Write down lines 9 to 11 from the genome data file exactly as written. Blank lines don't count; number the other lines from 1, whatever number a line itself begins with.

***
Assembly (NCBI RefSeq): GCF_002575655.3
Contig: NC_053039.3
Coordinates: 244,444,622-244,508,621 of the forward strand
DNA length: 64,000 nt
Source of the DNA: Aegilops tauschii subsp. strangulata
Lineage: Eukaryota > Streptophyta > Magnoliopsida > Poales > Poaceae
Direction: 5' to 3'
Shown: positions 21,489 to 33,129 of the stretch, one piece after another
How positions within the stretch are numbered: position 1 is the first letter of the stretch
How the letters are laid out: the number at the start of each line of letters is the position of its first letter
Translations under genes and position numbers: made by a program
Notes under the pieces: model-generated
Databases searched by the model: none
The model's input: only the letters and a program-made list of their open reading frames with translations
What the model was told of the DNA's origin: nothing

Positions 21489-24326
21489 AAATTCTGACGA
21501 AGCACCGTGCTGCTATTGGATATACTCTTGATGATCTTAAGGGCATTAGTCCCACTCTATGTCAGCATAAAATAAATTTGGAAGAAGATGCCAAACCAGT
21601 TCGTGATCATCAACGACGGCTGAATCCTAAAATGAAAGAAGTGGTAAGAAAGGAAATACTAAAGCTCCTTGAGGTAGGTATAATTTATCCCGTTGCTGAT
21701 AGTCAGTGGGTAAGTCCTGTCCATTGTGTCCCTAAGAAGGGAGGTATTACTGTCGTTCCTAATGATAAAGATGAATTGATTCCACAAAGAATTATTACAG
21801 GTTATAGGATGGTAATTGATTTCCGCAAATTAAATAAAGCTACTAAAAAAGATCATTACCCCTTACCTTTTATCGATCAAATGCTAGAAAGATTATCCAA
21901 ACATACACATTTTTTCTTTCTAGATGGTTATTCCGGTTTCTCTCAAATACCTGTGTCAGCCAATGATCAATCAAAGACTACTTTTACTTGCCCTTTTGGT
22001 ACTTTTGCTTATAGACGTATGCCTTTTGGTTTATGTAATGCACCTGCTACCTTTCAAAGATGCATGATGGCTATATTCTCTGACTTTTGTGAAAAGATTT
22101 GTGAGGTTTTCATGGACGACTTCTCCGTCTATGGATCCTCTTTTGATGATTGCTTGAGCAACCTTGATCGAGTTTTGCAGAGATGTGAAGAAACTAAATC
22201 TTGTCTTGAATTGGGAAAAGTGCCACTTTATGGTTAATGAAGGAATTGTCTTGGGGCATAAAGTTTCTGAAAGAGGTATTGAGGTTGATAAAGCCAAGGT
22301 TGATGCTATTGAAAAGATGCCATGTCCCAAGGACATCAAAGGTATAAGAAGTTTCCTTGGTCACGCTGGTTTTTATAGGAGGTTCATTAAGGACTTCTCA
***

How positions within the stretch are numbered: position 1 is the first letter of the stretch
How the letters are laid out: the number at the start of each line of letters is the position of its first letter
Translations under genes and position numbers: made by a program